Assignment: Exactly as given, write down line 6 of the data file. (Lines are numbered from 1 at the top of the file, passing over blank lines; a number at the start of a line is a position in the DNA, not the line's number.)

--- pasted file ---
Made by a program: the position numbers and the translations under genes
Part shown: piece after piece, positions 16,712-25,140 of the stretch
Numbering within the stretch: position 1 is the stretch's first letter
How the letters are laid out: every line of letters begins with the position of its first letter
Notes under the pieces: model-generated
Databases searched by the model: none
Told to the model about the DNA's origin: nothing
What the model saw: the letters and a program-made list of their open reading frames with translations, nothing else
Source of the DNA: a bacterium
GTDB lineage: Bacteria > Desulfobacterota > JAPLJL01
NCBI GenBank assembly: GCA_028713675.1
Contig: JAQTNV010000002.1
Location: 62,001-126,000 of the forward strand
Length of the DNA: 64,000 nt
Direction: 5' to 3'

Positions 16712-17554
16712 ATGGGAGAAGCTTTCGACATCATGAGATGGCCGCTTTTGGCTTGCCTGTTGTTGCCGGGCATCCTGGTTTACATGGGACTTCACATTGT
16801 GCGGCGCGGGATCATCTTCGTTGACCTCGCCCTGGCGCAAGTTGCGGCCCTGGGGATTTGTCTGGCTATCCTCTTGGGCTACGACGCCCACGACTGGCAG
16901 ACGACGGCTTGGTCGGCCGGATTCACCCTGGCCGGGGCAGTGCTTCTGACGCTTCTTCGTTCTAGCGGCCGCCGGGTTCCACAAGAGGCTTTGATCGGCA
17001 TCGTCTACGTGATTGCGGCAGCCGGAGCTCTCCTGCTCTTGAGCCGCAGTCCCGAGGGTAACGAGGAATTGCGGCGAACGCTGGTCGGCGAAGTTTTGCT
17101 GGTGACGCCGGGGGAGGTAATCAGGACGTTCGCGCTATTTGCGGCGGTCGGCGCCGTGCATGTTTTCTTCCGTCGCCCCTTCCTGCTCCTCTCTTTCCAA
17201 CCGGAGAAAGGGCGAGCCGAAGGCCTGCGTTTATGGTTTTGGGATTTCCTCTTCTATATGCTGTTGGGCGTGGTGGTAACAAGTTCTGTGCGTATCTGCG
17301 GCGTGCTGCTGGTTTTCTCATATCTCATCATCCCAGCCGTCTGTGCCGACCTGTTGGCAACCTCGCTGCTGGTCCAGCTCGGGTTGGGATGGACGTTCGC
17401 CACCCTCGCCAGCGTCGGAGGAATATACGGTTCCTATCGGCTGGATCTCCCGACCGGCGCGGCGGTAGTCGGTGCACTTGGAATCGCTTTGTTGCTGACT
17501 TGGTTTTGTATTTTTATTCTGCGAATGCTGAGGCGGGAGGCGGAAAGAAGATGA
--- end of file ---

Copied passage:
Databases searched by the model: none